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New materials and manufacturing process gives cheaper and greener batteries

Picture of a girl working on a machine
SINTEF is coordinating a European research project that will provide better batteries with a lower climate footprint. Photo: SINTEF/Smidesang and Lyng
A new European research project will make the battery production more affordable and more environmentally friendly. The batteries will be safer and more effective.

To gain the targets of reducing the greenhouse gas emission by at least 55 percent of the 1990-level by 2030, and for the EU to achieve climate neutrality by 2050, emissions from the transport sector must be reduced as quickly as possible.

Advanced battery technology plays a key role in the rapidly growing electrification of the transport sector. The battery industry in Europe is growing and in change, and lithium-ion batteries are expected to dominate the transport sector’s market for advanced batteries over the coming decade.

Safe and sustainable batteries with higher efficiency

The demand for batteries in Europe is estimated to reach 200 GWh in 2025 and up to 450 GWh in 2030. To achieve this, and to enable a sustainable transport sector without emissions in Europe, the entire life cycle of batteries must be improved. Currently, the lithium-ion batteries' energy density, charging capacity and longevity is good, but there is a need for further development to, among other things, attain a more affordable production and a lower carbon footprint from the produced battery cells.

Manufactures, suppliers and the public are interested in making batteries more accessible and sustainable, while at the same time making them more efficient and having higher energy density, giving electric cars longer range - for example.

-      The industry and the general public are expecting batteries which provides good range, fast charging capacity, and to be safe and have a low cost. There is a strong need for industrial development of next-generation batteries, says senior researcher and head of SINTEF’s battery laboratory, Paul Inge Dahl.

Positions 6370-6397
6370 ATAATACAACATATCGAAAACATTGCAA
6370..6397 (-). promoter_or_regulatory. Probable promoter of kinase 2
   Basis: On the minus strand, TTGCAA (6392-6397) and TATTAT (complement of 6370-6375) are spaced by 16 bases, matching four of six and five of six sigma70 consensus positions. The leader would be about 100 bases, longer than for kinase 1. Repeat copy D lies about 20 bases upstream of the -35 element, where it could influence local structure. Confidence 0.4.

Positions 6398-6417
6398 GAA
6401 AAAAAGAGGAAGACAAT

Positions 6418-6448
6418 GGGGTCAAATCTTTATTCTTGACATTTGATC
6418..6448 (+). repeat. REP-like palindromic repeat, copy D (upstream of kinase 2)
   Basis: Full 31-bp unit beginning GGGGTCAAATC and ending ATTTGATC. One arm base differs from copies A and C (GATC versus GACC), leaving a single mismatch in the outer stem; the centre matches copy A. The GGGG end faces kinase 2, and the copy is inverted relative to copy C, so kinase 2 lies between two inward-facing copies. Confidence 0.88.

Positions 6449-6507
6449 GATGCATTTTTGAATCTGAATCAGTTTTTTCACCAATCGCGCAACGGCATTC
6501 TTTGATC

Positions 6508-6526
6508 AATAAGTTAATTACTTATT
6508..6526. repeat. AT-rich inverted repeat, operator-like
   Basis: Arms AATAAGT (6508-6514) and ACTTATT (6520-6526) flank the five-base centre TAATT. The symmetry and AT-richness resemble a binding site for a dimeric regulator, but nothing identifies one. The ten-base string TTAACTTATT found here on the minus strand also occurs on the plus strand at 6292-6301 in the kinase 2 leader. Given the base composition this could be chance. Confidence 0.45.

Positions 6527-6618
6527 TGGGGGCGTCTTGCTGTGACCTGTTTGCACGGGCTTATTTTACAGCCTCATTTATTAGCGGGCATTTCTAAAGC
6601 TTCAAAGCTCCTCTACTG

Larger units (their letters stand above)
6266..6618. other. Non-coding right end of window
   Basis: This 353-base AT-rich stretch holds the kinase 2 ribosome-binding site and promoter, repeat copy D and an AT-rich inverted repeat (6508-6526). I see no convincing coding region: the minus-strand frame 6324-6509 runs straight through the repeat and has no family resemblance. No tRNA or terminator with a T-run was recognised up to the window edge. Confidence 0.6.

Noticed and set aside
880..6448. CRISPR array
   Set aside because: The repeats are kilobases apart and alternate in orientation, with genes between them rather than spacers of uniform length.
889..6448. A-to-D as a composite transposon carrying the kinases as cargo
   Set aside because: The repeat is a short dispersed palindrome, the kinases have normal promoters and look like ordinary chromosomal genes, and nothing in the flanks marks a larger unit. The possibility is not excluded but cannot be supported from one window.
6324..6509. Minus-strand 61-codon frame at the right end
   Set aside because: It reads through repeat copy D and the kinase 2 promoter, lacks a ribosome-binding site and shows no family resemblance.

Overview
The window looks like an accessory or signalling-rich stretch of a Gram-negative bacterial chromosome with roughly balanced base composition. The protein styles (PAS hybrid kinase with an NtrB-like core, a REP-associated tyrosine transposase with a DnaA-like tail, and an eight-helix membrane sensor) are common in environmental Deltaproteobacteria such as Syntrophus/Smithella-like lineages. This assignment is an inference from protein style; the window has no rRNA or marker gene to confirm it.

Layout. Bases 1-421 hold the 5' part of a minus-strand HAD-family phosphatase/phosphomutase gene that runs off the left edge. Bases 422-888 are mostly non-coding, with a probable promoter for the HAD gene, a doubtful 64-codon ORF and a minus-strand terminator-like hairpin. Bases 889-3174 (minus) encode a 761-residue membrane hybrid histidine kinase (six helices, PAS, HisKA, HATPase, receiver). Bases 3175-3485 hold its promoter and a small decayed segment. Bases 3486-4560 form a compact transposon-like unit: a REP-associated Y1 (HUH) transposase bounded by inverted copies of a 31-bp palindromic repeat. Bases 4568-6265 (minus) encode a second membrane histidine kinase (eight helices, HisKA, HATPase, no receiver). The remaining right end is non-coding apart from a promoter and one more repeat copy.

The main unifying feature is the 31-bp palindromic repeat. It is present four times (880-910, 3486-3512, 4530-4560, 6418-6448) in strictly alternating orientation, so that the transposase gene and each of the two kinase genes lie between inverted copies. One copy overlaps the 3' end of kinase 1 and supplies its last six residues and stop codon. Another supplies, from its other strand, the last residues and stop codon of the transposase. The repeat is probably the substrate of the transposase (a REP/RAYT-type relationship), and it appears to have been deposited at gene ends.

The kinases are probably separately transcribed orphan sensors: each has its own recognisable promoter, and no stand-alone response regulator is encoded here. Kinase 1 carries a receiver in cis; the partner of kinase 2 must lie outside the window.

Longer lifespan, faster charging

Today's batteries consist of materials that are under high demand because we have little access to them and are going to run out of them, or they are produced far away with long crossings at sea to reach the market. The EU is therefore looking at ways to change the production so that one can be self-sufficient on one's own continent.

Access to materials and other input factors to the production is the main reason why many people have to wait a long time for their electric car, for example. In the future, most of the production consists of circular circuitry without having to travel several times across the globe along the way from the extraction of the material to the end product.

-       We will eliminate the use of cobalt and natural graphite and reduce the need for nickel in the battery cells that will be made in this project. Instead, we will use an advanced high voltage lithium nickel manganese oxide together with a synthetic silicon graphite composite that is produced in Norway using renewable energy and therefore has a low CO2 footprint. These changes result in batteries with higher energy density, longevity and charging speed than today's state-of-the-art batteries, says Senior Researcher and Coordinator of IntelLiGent, Nils Peter Wagner.